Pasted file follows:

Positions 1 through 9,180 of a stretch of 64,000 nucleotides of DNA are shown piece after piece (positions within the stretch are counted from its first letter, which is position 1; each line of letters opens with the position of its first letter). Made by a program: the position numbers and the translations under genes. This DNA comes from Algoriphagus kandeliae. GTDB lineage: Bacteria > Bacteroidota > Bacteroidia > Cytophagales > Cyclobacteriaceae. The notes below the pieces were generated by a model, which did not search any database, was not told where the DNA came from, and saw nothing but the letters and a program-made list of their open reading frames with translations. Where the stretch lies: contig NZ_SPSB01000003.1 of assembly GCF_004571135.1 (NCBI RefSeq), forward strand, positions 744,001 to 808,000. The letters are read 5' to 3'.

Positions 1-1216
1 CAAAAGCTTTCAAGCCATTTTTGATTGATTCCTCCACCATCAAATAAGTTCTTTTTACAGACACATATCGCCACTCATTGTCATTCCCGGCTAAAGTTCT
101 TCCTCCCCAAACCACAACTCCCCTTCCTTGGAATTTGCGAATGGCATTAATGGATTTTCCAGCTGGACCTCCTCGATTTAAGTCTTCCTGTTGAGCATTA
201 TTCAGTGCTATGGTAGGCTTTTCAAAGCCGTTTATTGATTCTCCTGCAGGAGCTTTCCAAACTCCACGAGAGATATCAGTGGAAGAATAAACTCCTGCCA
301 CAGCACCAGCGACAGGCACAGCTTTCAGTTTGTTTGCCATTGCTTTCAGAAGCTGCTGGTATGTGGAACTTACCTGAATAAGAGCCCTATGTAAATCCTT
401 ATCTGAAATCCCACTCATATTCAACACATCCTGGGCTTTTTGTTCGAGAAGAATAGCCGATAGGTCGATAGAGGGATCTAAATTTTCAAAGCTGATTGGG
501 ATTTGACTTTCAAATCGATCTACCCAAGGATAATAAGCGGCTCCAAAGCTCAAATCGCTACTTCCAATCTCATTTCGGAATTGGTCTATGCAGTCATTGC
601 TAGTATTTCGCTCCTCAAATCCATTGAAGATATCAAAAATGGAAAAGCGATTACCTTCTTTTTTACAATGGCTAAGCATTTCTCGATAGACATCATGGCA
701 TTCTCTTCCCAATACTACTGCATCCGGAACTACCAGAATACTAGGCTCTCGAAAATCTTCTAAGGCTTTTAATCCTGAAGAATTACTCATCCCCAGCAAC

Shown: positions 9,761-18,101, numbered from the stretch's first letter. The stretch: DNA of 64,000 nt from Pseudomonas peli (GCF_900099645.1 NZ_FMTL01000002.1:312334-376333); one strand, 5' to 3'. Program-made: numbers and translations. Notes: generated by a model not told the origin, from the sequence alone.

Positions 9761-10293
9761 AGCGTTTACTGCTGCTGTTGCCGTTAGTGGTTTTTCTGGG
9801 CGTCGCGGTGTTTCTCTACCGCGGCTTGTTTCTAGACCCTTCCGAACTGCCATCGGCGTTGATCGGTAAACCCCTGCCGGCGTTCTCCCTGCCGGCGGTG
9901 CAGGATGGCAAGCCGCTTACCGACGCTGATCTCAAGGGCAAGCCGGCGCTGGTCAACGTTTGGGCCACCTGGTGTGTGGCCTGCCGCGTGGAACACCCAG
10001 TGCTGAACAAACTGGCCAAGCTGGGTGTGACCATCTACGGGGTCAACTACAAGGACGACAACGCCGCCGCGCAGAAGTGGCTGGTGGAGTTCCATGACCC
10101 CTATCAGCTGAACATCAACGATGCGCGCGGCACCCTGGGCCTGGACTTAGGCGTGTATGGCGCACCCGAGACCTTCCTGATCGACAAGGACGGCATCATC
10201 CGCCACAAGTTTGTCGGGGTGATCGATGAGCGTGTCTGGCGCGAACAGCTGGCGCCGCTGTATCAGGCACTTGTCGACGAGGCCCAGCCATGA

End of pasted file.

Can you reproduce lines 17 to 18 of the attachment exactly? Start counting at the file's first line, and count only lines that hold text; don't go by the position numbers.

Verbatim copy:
10101 CTATCAGCTGAACATCAACGATGCGCGCGGCACCCTGGGCCTGGACTTAGGCGTGTATGGCGCACCCGAGACCTTCCTGATCGACAAGGACGGCATCATC
10201 CGCCACAAGTTTGTCGGGGTGATCGATGAGCGTGTCTGGCGCGAACAGCTGGCGCCGCTGTATCAGGCACTTGTCGACGAGGCCCAGCCATGA